LAWRENCEVILLE -- A Gwinnett County Superior Court judged tossed out a complaint against local school officials on Thursday that alleged they were campaigning against a constitutional amendment on the taxpayer's dime.
Stating that plaintiffs and attorneys did not meet a 10-day deadline to file documents that verified their claims, Superior Court Judge Dawson Jackson dismissed the complaint, which alleged local leaders were using time and money to campaign against a Nov. 6 ballot question.
The judge's order was made public about 24 hours after Wednesday's hearing in which lawyers on both sides argued the case.
After more than two hours of back and forth in court Wednesday, Jackson adjourned the proceeding, saying that he would not rule on the matter during the session.
In the lawsuit, which was filed Oct. 8, a group of five plaintiffs -- all Gwinnett County residents -- ordered Gwinnett County Public Schools and Superintendent J. Alvin Wilbanks to refrain from advocating against a constitutional amendment that aims to affirm the state's authority to charter independent public schools.
In court, an attorney for the plaintiffs told the judge that their complaint "alleges that there was a coordinated effort throughout the school day to discuss the campaign."
Victoria Sweeny, an attorney representing Wilbanks and GCPS, told the judge that the injunction sought by plaintiffs is "asking this court to suppress the ideas and information the public is entitled to have from its leaders."
The Georgia School Boards Association, an organization also listed as a defendant in the lawsuit for allegedly acting as an extension of school board member advocacy, was represented by an attorney who echoed much of Sweeny's remarks.
Attorney Phil Hartley referenced state Anti-SLAPP (Strategic Lawsuits against Public Participation) compliance. The term refers to alleged lawsuits intended to silence government action on an issue.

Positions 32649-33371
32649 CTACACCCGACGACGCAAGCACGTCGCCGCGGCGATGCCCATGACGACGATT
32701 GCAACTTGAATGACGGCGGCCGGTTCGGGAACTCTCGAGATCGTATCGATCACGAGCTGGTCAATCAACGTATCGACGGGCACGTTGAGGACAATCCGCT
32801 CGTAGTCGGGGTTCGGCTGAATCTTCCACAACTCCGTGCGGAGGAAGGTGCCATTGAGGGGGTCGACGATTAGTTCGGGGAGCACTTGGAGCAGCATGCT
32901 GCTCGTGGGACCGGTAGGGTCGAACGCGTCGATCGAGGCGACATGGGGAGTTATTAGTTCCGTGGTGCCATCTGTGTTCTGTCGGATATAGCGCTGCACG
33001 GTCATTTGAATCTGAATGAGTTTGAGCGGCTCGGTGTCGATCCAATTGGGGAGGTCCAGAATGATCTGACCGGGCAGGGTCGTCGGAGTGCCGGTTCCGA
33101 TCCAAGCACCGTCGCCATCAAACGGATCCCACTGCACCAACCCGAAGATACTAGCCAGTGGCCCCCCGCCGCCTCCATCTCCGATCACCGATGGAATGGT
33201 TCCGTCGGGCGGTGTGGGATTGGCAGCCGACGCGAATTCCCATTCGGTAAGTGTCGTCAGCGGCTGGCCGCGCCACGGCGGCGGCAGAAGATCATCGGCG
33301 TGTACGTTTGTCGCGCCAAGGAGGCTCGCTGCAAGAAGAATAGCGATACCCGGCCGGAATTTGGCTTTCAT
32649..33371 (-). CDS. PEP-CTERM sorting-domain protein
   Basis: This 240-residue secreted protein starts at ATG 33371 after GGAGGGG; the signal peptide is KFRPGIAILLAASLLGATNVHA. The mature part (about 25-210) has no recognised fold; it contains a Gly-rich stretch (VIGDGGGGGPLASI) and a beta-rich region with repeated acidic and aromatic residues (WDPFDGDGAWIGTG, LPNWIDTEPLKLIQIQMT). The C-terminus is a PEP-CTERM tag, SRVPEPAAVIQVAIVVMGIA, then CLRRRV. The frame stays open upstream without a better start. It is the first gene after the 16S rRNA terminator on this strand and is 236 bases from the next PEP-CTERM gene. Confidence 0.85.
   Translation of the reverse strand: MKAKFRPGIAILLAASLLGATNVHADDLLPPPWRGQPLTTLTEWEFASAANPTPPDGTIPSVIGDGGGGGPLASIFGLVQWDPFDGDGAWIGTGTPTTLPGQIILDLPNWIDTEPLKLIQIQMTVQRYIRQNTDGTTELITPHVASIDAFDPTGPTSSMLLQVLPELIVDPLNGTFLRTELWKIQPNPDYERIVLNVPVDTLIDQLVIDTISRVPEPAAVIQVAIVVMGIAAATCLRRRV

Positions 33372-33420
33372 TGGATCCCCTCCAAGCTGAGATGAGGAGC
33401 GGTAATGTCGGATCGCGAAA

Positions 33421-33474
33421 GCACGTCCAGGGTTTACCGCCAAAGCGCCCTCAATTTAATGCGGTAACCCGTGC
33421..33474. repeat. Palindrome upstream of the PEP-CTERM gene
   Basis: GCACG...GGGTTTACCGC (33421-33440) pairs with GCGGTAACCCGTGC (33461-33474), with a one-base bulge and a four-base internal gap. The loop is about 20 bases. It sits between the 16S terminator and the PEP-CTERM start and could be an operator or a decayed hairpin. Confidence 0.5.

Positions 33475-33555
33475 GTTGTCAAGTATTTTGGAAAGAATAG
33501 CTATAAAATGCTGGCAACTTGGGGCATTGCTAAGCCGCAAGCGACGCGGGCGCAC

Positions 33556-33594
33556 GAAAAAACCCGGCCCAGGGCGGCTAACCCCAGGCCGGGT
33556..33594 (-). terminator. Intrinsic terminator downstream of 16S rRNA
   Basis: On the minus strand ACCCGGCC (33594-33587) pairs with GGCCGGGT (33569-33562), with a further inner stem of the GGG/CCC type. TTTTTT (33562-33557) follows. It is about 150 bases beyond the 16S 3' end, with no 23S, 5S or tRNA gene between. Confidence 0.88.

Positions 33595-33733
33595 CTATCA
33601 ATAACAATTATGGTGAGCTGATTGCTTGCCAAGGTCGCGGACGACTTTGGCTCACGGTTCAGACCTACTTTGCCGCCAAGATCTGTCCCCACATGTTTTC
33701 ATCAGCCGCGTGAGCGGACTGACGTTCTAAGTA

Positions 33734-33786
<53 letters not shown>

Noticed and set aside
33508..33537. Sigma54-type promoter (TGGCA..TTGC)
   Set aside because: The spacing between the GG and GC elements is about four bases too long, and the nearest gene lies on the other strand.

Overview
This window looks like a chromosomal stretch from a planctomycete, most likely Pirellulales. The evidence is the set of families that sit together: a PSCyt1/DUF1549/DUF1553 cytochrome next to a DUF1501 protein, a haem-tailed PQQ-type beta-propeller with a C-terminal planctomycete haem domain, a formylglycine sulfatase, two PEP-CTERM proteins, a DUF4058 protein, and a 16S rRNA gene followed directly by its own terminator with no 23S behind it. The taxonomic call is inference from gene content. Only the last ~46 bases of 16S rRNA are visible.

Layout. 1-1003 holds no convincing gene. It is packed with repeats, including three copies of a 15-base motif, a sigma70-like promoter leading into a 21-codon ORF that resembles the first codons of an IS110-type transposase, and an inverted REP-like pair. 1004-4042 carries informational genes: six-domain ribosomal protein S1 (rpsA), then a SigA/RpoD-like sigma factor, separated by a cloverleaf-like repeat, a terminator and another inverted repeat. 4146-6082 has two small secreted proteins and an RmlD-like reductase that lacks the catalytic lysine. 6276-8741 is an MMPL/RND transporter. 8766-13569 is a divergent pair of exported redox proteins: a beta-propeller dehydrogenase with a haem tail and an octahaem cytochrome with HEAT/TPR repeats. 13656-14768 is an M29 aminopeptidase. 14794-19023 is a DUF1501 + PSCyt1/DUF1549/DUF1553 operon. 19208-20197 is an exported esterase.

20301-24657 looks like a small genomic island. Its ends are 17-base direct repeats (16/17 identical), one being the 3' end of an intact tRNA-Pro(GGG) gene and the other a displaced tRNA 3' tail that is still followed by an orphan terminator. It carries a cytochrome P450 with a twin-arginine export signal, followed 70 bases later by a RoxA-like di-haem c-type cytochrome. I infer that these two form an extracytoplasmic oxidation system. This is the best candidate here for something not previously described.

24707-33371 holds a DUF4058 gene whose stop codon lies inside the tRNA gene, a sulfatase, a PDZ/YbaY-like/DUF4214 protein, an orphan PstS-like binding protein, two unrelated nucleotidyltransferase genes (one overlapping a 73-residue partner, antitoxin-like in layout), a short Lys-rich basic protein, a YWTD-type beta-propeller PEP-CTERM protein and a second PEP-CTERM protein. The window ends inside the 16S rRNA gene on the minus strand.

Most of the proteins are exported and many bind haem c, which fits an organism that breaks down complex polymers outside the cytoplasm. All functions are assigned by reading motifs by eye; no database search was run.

In his order released on Thursday, the judge also cited the Anti-SLAPP regulations.
"The activities complained of by the plaintiffs involved the constitutional rights of freedom of speech of all of the defendants," Jackson wrote. "Each defendant was speaking about a matter soon to be submitted to the electorate for a vote regarding public educational funding. In light of the plaintiffs' claim, the requirements of state code apply."
State code requires plaintiffs and their attorneys to file a written verification under oath.
The plaintiffs did file verifications, but there were omissions, including one of the plaintiffs and all of the attorneys.
Defendants in the suit called attention to the omission of names on Oct. 12. From that date, the plaintiffs had 10 days to provide all verifications.
Because they did not do so in 10 days, the judge tossed the complaint, citing Georgia code: "If a claim is not verified as required ... it shall be stricken unless it is verified within ten days after the omission is called to the attention of the party asserting the claim."
In court Wednesday, Hartley said that the plaintiffs' attorneys did not comply. He told the judge that they did not provide affidavits in the amount of time specified. For this reason, Hartley filed a motion to have the injunction dismissed.
The suit lists five Gwinnett County residents as plaintiffs: Sabrina Smith, Shelly Nix, Jim Regan, James R. Lappana and Richard P. Schneider.
A similar case was heard briefly in Fulton Superior Court on Oct. 10, but the judge transferred the hearing for a preliminary injunction against Gwinnett County Public Schools to a different location.
The suit also regarded a claim that local education leaders were campaigning on the taxpayer's dime.
Glenn Delk, an attorney for plaintiffs in that suit, said he disagreed with the judge's ruling.
"He is entitled to his opinion, but in my view those technicalities only imply that there was an alleged infringement on free speech," Delk said. "These types of restrictions are not an infringement on free speech."
The hearing in Fulton Superior Court on Oct. 10 involved a group of Georgia residents as plaintiffs, who claimed that GCPS as well as Fulton County Schools and all 180 districts in Georgia should refrain from alleged on-the-clock campaigning against the constitutional amendment.